WASHINGTON, D.C. – The U.S. has created a new Federal Motor Carrier Safety Administration – a trucking equivalent to the Federal Aviation Administration governing airlines – that promises to be far from a kinder, gentler enforcement regime.
As Truck News went to press in mid-December, President Bill Clinton had just signed the new Motor Carrier Safety Improvement Act that would, among other initiatives, create the new agency as of Jan. 1.
The new entity removes the Office of Motor Carrier and Highway Safety from the umbrella of the Federal Highway Administration.
Under the Motor Carrier Safety Improvement Act, foreign carriers who are not properly registered will also be banned from operating and face strict fines. While the initiative primarily targets Mexicans, since Canadians enjoy free access to U.S. highways, it still leaves room for penalties for Canadian vehicles that aren’t properly plated. And those trucks operating outside the scope of their registration authority will now be placed out of service at roadside.
Another $50 million in funding for the Motor Carrier Safety Assistance Program, which at present receives $105 million, will help fund such things as a national crash study and a new system to collect collision data from across the nation.
The Act bans drivers who commit serious violations – in a car or truck – from operating a commercial vehicle in the U.S. And new carriers will also need to demonstrate that they know motor carrier safety rules, and will face a full safety compliance review within their first 18 months of operation.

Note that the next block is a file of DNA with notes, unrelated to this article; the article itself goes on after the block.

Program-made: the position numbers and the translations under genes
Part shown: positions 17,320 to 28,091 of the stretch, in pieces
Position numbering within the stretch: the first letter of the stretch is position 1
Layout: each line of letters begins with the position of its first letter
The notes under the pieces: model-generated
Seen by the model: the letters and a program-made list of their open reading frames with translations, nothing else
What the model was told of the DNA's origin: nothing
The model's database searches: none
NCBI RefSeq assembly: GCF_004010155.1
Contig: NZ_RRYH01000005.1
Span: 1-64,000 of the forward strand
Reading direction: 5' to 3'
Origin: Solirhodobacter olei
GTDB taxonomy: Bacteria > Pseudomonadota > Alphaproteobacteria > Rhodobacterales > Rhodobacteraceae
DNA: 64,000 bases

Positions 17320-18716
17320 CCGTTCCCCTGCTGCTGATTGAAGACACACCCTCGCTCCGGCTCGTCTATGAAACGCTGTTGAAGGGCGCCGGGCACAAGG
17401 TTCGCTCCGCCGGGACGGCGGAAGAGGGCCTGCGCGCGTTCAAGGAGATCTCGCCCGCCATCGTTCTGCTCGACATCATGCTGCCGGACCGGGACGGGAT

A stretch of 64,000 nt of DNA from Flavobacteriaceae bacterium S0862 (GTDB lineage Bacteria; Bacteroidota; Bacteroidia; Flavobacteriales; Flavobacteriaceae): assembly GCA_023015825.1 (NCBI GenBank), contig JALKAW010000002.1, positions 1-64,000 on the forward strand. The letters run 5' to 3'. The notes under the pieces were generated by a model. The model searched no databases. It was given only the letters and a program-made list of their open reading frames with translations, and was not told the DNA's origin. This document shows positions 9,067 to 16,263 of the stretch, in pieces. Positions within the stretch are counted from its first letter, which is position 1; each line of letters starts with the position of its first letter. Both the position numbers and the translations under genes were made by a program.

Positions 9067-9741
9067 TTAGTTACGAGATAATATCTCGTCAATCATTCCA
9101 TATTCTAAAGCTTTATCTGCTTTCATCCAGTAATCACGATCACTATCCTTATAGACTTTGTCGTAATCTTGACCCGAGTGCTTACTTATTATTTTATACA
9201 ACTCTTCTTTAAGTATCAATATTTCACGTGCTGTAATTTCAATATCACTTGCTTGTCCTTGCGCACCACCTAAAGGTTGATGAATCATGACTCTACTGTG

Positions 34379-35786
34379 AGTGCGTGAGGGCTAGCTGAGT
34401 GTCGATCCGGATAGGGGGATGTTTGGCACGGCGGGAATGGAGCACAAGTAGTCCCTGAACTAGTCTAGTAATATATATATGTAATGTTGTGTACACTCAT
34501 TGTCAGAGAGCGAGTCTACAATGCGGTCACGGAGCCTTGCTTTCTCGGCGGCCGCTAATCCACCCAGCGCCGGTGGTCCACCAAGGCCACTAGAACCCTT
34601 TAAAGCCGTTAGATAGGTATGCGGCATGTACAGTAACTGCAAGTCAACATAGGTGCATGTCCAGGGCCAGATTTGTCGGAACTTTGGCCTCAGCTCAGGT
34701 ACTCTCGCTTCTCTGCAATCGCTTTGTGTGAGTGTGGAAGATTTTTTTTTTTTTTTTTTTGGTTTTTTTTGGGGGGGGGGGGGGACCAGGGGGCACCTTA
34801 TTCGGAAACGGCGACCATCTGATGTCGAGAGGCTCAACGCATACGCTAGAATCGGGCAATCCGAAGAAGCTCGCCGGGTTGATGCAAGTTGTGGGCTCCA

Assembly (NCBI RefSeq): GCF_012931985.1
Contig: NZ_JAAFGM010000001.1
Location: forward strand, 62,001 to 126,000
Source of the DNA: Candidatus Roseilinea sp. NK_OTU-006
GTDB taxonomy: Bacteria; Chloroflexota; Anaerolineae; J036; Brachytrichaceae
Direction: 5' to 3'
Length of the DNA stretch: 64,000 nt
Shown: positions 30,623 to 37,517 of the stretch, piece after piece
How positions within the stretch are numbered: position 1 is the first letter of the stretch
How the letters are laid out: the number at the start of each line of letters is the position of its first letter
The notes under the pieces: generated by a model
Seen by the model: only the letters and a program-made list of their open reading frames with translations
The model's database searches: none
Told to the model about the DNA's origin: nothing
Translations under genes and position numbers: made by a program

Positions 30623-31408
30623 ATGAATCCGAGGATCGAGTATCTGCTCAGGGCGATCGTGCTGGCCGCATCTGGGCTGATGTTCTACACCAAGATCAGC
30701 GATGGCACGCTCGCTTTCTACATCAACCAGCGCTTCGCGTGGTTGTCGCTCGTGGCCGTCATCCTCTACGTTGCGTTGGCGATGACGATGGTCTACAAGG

Audits after that trial period will cover everything from logbook reviews to compliance with drug and alcohol tests, Department of Transportation spokesman David Longo told Truck News.
Officials involved in the switch are already stressing that this will not be a kinder, gentler enforcement regime. The maximum per-driver penalty was upped to $2,500 per violation last spring, where it had been $500, and carriers who had seen maximums limited to $1,000 saw them increase to $10,000.
The department had been criticized for settling fines at a lower rate.
“We started back earlier this year. We got some additional authority and created a safety action plan to step up the different sections of our regulation of the truck and bus industry,” says Longo. “This gives us significantly more resources and regulations and enforcement tools to do the job.”
“We begin a new era for truck and bus safety that will save many more lives on our highways,” said Lt. Lisa Irwin, president of the Commercial Vehicle Safety Alliance (CVSA). “It elevates motor carrier safety in the U. S. Department of Transportation by establishing a new motor carrier safety administration, but provides additional funding to the states, and strengthens enforcement programs.”
“Our intention is to identify high-risk unsafe carriers and drivers and either get them to conform to the federal motor carrier regulations or get them off the road,” Longo adds.
“It’s either comply or leave.” n
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